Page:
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Piers Morgan Circa 2008: ‘There’s a Gap’ on American TV for ‘Edgy,’ ‘One-on-One’ Interviews

cnn_6-14.jpg “America’s Got Talent” judge Piers Morgan has been pursuing his primetime talk show since at least 2008. While the news that Morgan is poised to take over CNN’s 9 p.m. slot has caught many by surprise, the former British tabloid editor has made no secret of his desire to host a “chat show” here in America.

A former staffer on “America’s Got Talent” told TVNewser that Morgan was quite open about his talk show plans, even moreso once an interview in the television trade magazine Broadcasting & Cable came out.

In September, 2008, B&C editor-in-chief Ben Grossman sat down with Morgan, who told him about a concept he was pitching NBC.

See if this sounds familiar to you:

He wants to do an hour-long sit-down with a big name in front of an audience.

But with his outspoken nature and background as a tabloid editor in the United Kingdom, he doesn’t want to do just another talk show.

“I think there’s a gap in American television for that one-on-one, slightly edgy,” he told me last week. “Most talk shows you get seven minutes with a guest and they are plugging something.”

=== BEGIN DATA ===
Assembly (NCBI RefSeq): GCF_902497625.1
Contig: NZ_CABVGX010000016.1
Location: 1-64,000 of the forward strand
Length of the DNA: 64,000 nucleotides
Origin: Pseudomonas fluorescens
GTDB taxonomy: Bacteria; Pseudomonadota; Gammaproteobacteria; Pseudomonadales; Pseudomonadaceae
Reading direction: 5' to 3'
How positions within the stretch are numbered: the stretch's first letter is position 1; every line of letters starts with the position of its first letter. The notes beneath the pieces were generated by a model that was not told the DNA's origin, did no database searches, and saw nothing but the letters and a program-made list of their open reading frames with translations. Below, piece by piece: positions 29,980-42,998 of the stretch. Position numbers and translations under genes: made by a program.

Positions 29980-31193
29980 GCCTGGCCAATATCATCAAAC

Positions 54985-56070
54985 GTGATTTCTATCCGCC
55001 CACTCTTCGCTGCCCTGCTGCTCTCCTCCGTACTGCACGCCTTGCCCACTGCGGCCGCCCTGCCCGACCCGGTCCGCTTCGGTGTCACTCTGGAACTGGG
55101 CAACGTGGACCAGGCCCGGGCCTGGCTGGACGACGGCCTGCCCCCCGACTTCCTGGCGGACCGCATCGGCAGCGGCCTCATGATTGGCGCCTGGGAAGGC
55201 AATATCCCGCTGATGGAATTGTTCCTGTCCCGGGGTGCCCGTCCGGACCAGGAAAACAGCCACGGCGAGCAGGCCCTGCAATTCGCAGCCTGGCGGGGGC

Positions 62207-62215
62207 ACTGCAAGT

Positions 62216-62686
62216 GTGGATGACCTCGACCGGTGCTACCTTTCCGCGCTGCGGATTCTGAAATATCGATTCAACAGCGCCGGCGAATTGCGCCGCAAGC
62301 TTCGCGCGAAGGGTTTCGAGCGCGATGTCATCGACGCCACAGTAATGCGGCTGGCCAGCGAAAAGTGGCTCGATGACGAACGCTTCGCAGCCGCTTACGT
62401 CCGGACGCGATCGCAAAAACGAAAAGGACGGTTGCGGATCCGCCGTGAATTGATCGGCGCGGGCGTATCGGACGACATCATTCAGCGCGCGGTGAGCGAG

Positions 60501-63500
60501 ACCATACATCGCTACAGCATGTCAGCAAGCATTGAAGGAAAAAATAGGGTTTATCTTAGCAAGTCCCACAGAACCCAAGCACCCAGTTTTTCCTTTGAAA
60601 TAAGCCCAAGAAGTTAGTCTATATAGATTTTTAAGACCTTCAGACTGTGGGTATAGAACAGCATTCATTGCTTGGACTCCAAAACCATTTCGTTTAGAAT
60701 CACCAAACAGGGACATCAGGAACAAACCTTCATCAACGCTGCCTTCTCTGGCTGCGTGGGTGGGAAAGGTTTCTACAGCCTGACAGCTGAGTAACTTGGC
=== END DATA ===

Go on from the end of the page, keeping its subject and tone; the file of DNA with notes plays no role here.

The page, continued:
His ideal first two guests would be Britney Spears and Barack Obama — sadly, in that order.

NBC decided not to pursue the concept, but Morgan ended up doing that exact show in the UK in early 2009, “Piers Morgan’s Life Stories.”

And while he didn’t get Britney Spears and Barack Obama, he did get former Spice Girl Gerri Halliwell and UK PM Gordon Brown.

Grossman also asked Morgan what he would do differently if he were to have his own news program:

Ask him about his impressions from watching the Democratic National Convention last week and he isn’t shy. “TV coverage here of world events is almost nonexistent,” he says. “It is all America, America, America. I think it shows Americans need to get out more and realize there is a world out there.”

The “Got Talent” staffer also tells TVNewser that Morgan brought up Larry King when discussing his idea for a talk show. Morgan admired King, who was one of the last in-depth “interviewers” on American television, but also felt he could bring the format that King helped pioneer into the 21st century.

Now it looks like Morgan will get that chance, and in King’s old chair no less.

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